The guy is just a shit plug .....all he does is lie ....how do you think he done so good and got this far ......they all lie .......all politicians lie ......and this to me is about as good as it gets ........if you have not figured it out ......then you deserve all you get .......
Politicians from both parties lined up this week to make jokes at the expense of George Santos, the newly elected Republican Congressman plagued by an increasingly bizarre mix of scandals. Voters in his New York district are not amused.
Michael Glickman, a 45-year-old independent voter from Long Island, did not mince his words when asked to deliver his verdict on Mr Santos.
"The community has never been in the spotlight for the idiocy of people who represent us," Mr Glickman said. "It's a national embarrassment."
The embarrassment began almost two months ago when a New York Times investigation into Mr Santos revealed that the narrative of his life provided to voters was largely made up.
That included lies about his faith, college degrees, and work experience.
Since then, there has been a flood of further allegations: the 34-year-old has been accused of sexual misconduct by a former member of his staff; of falsely claiming his mother perished in the attacks of 11 September 2001; of stealing money he fundraised for a dying dog; and of lying about his Jewish heritage. The list grows longer every few days.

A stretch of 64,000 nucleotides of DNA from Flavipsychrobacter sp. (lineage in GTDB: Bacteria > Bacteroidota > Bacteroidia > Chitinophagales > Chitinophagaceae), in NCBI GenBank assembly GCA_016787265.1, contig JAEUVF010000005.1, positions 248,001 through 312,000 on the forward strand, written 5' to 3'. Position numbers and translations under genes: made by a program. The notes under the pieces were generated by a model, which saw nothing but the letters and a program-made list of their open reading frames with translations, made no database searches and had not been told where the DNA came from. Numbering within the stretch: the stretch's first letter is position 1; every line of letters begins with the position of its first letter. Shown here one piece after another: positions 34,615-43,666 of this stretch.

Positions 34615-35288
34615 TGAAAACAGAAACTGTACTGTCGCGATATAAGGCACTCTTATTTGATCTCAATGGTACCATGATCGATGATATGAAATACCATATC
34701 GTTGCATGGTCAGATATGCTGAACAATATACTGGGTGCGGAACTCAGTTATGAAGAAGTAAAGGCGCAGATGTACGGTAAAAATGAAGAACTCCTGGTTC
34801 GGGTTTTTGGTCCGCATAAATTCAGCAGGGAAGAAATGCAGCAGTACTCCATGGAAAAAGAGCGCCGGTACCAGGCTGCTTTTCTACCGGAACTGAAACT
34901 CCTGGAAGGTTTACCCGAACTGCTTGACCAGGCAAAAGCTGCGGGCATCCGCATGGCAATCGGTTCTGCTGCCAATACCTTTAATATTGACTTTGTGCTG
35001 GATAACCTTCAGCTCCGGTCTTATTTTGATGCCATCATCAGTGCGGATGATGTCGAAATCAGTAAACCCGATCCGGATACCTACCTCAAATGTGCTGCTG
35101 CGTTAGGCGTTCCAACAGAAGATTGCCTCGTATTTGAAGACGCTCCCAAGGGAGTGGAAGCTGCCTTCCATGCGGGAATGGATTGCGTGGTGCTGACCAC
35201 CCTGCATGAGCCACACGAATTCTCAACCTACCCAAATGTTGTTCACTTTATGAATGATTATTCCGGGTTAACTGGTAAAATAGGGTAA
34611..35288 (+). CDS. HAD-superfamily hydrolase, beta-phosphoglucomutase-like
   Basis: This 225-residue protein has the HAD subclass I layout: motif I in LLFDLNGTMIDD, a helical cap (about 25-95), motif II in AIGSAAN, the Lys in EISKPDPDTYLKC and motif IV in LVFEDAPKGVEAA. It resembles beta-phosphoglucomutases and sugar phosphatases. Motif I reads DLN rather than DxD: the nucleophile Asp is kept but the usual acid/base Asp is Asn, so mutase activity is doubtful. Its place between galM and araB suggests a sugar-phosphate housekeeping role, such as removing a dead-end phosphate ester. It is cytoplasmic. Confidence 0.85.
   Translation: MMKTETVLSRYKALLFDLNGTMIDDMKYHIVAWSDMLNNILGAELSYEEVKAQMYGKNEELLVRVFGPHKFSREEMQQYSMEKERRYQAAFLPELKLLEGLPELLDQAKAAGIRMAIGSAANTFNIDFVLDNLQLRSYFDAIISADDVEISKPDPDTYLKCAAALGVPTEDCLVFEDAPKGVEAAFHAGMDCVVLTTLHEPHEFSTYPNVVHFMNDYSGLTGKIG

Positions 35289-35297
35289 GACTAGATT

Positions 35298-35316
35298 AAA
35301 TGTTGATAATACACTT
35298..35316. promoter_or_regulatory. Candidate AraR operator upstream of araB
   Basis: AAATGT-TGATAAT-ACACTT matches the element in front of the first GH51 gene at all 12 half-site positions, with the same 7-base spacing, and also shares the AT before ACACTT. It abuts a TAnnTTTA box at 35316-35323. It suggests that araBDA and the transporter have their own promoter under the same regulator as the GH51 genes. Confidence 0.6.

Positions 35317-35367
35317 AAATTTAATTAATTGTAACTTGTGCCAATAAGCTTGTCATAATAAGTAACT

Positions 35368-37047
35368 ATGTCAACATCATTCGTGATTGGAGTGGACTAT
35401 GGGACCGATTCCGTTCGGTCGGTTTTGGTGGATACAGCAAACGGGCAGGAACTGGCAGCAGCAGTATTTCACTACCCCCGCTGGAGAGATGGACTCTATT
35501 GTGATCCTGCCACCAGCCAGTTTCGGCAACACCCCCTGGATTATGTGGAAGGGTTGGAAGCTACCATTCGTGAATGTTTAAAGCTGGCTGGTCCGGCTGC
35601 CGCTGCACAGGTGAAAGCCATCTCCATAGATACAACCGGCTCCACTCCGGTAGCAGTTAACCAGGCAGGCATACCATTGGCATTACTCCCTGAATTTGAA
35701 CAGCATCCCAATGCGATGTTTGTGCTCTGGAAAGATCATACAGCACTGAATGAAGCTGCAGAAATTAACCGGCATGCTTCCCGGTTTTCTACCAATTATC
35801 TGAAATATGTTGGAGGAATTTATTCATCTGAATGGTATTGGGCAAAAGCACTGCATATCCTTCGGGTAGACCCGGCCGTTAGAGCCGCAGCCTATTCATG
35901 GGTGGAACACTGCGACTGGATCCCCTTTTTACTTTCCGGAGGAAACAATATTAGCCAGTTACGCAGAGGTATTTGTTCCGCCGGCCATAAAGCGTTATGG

Mr Santos has admitted "embellishing" his biography, but denied other claims including the sexual misconduct and theft allegations. In some instances, he has failed to provide clear answers at all.
"Here's the reality. I'm human and I've made mistakes," Mr Santos said in an interview with the right-wing Newsmax outlet this week. "I've made peace with those mistakes, and I've come clean on those mistakes."
Not everyone is convinced by that - or ready to simply move on.
At Tuesday's State of the Union in the House of Representatives, Mr Santos was confronted by his fellow Republican Mitt Romney. The US Senator reportedly called his colleague a "sick puppy" and told him he did not belong in Congress.
That was a sentiment shared by more than a dozen voters - Republican, Democratic and Independent - who the BBC spoke to in New York's Third Congressional District at the end of another difficult week for a politician who was only sworn into office in January.
Some called for his imprisonment, while many argued that he should resign or be expelled from the House of Representatives.
"Whatever he says, whatever he does, is not trustworthy," said Johanna Hurwitz, who has lived in the Long Island village of Great Neck for 48 years.
"We cannot have liars running Congress," said Luann Pizzo of Bayside, a town in the New York borough of Queens. "He does not belong in Congress. He does not belong in politics."
A personal scandal that just keeps growing
George Santos originally made a splash by delivering a political upset during November's midterm elections. A relative newcomer to US politics, he beat his Democratic opponent Robert Zimmerman with nearly 54% of the vote, flipping the district to Republican control.
He now represents some 740,000 people in a district that covers north-eastern Queens and northern Long Island, just over an hour by train from Manhattan. It is the wealthiest district in New York state.